The annual international music festival celebrating the legacy of Ignacy Jan Paderewski (1860-1941) opened in Warsaw in late October and is now running for almost a month. This year the event also marks the centennial of national independence, which Poland regained after World War I. Piano Street’s Patrick Jovell visited the festival in Warsaw and the Paderewski Birthday Celebration Concert at the Philharmonie there.
Paderewski was one of the biggest music superstars of his time, drawing the largest crowds in history at a time when the solo piano recital was still in its infancy. Serving as Polish prime minister and minister of foreign affairs in the years 1918-19, Paderewski represented Poland at the Paris Peace Conference in 1919 and signed the Versailles treaty on behalf of the newborn republic.
Paderewski, the Pianist and Composer
Paderewski was said to be the highest paid pianist in his times and his career spanned the world from Africa to Australia and across the European continent; crossing the Atlantic more than thirty times. He gave over 1500 concerts in the U.S., appearing in every state. He was the first to give a solo recital in the newly built Carnegie Hall which held almost 3 000 people, and in 1932 he faced an audience of 16 000 in Madison Square Garden, the largest crowd in the history of music at that time. While his opera Manru was being performed at the Metropolitan, Paderewski himself was playing a recital in Carnegie Hall; both places were filled to overflowing.
Paderewski’s complete piano solo works contains some 8,5 hours of listening. In addition to this there is a Piano Concerto in A minor Op. 17 plus a Polish Fantasy for piano and Orchestra Op. 19, which both enjoyed popularity during his lifetime. Even though some of his piano scores sold in several million copies, Paderewski’s creative heritage is less extensive than his legacy as a touring virtuoso pianist. His famous Minuet in G – first of the six Concert Humoresques Op. 14 – counts among the most renowned, along with the ”Polonia” Symphony, the ”Manru” Opera, and the Piano Concerto. The Minuet sold millions of copies, was recorded by acclaimed pianists (Rachmaninov and Paderewski himself) and was transcribed for several instruments including for violin by Fritz Kreisler and for cello by Gaspar Cassado. As a carrier of Polish traditions Paderewski used forms such as Krakowiak, Polonez and Mazurek, often in smaller size works mirroring Polish folk songs and dance material. He is also widely known for his Chopin Edition where he formed an editorial board together with L. Bronarski and J. Turczynski. Based primarily on Chopin’s autograph manuscripts, copies approved by him, and first editions, it has remained a popular and widespread reference edition.
The Festival and Exhibitions
Held in venues around the Polish capital, including the National Philharmonic, the Royal Lazienki Park, the Royal Castle, and the Fryderyk Chopin University of Music, the 5th edition of the International Ignacy Jan Paderewski Festival will run until November 28, featuring symphonic and chamber concerts with national and international musicians. It also offers attractions such as film screenings and music workshops for children. The non-governmental, non-profit organization ”Ave Arte”, whose aim is to provide support for the development of culture and art has joined state institutions such as the National Philharmonic, the Chopin Institute and the Polish Radio in shedding light on the legacy of the important deeds of the Polish pianist and composer.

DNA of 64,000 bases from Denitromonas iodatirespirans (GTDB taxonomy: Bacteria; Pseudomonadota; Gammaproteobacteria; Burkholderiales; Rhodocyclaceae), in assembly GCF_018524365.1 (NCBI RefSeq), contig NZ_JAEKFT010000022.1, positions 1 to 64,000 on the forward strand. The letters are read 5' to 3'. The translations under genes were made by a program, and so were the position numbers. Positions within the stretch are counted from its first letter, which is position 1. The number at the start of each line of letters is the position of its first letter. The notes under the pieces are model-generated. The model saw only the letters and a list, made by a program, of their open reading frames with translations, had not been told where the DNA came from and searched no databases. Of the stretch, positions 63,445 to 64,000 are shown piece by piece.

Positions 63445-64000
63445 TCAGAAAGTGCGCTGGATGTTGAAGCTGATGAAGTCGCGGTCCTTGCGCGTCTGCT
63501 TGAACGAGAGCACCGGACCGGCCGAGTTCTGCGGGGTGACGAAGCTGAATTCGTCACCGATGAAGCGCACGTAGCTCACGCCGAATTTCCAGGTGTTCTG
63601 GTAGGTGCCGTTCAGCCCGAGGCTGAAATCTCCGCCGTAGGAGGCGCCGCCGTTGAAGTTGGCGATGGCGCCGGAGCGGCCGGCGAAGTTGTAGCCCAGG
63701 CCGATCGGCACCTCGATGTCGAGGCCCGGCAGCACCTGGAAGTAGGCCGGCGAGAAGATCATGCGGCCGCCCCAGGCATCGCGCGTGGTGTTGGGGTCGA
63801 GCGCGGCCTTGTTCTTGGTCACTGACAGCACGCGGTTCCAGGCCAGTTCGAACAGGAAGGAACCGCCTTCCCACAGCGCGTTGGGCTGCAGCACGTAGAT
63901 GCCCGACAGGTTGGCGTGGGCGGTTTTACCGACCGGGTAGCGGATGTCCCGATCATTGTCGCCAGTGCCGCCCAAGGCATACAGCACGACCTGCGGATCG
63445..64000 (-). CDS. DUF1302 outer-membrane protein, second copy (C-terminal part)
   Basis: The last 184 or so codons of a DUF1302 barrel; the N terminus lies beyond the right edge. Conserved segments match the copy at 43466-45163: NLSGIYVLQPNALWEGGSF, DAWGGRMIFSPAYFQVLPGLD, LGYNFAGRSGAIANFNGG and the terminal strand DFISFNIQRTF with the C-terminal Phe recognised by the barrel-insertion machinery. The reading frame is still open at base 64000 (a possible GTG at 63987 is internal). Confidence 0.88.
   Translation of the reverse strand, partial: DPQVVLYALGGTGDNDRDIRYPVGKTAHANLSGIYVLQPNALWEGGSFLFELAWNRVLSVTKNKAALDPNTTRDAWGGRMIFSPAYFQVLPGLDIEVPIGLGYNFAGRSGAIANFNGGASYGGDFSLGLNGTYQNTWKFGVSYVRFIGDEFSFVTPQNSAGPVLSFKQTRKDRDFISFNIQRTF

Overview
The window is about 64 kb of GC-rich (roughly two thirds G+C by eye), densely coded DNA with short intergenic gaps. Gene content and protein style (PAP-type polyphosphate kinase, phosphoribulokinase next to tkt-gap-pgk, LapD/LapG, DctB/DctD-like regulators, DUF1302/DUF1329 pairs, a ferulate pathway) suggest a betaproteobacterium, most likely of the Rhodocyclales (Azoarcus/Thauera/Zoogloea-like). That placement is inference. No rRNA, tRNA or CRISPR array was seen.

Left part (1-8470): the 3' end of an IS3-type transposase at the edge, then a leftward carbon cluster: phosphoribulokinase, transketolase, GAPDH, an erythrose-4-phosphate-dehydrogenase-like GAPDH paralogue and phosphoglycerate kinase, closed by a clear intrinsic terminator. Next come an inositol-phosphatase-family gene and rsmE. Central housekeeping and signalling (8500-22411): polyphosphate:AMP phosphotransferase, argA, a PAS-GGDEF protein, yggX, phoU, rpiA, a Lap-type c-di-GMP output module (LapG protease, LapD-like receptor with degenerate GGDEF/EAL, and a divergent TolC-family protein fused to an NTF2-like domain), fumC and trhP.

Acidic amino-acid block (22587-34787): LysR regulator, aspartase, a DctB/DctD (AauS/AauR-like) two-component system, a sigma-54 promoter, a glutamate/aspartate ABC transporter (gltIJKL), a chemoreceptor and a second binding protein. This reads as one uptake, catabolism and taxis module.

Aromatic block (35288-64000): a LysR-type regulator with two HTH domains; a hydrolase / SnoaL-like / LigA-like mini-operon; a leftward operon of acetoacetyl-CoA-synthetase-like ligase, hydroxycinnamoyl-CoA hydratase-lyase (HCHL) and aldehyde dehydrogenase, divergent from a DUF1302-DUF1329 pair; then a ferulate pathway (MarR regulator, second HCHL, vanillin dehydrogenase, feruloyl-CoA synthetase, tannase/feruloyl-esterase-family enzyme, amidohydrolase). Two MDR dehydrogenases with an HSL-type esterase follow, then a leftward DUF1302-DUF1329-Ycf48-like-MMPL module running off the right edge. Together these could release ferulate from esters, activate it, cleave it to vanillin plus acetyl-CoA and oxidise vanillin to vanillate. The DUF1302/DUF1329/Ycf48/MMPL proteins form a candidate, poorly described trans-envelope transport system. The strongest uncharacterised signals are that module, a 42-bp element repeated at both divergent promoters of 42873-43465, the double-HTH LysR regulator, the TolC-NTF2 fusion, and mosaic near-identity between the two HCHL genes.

Also, the Chopin Institute has opened two exhibitions concerning different aspects of Polish music: ”Paderewski to Chopin” and ”Constellations: Polish Music 1918–2018” – at the Fryderyk Chopin Museum in Warsaw. The ”Paderewski to Chopin” exhibition presents selected topics from the life of Paderewski, as well as his great service in the popularization of Chopin’s legacy. Among the 40 mementos presented at the exhibition are such items as Paderewski’s suitcase, his calling card, valuable musical autographs and a collection of portraits of the pianist. The second exhibition; ”Constellations: Polish Music 1918‒2018”, is a commentary devoted to the attitudes of Polish composers from the past century toward history, tradition and modernity, displaying nearly 70 works. The multimedia exhibition in installation form will be presented from 9 November 2018 to 3 March 2019. The event will be accompanied by “Constellations: An Introductory Lecture”, which took place on 13 November, as well as by a upcoming panel discussion on 11 December. Together, its participants will attempt to answer the question ”What is Polish music today?”
The Ignacy Jan Paderewski’s Birthday Concert in Warsaw
Piano Street’s Patrick Jovell meets with pianist Peter Jablonski at the Philharmonie in Warsaw.
Paderewski’s birthday concert at the Warsaw Philharmonic Concert Hall is certainly a very festive moment for many and particularly this year on the occasion of Poland’s 100 years of Independence. Peter Jablonski was the soloist in Paderewski’s Polish Fantasy for piano and orchestra Op. 19, with Warsaw Philharmonic under Marzena Diakun. This was a new, thrilling and positively surprising experience, hi-lighting a work very seldomly played.
– Peter, your background is Polish/Swedish and you have spent a lot of time on stage and in recording Polish music. How would you describe the Fantasy for piano and orchestra which you just performed here?
– The first thing that struck me about this Fantasy is how little we know of Paderewski as a composer. Of course he was a famous virtuoso, and even famous as a Prime Minister of Poland in 1918-19. But he was an excellent composer too, he knew how to write for the pianist’s hand very well, and while this work is technically demanding and virtuosic, it is not awkward pianistically. This work is inspired by a Polish folk tune, and it has everything: charm, brilliance, drama, and lots of beautiful music. This is a rather unknown work, it is performed much less often than the Concerto, and because of this, it remains underestimated. This is a work that has much spirit and invention, which are packed into a much smaller form than the concerto. The Fantasy is able to create much impact on the audience, and is a joy to perform for the soloist and the orchestra.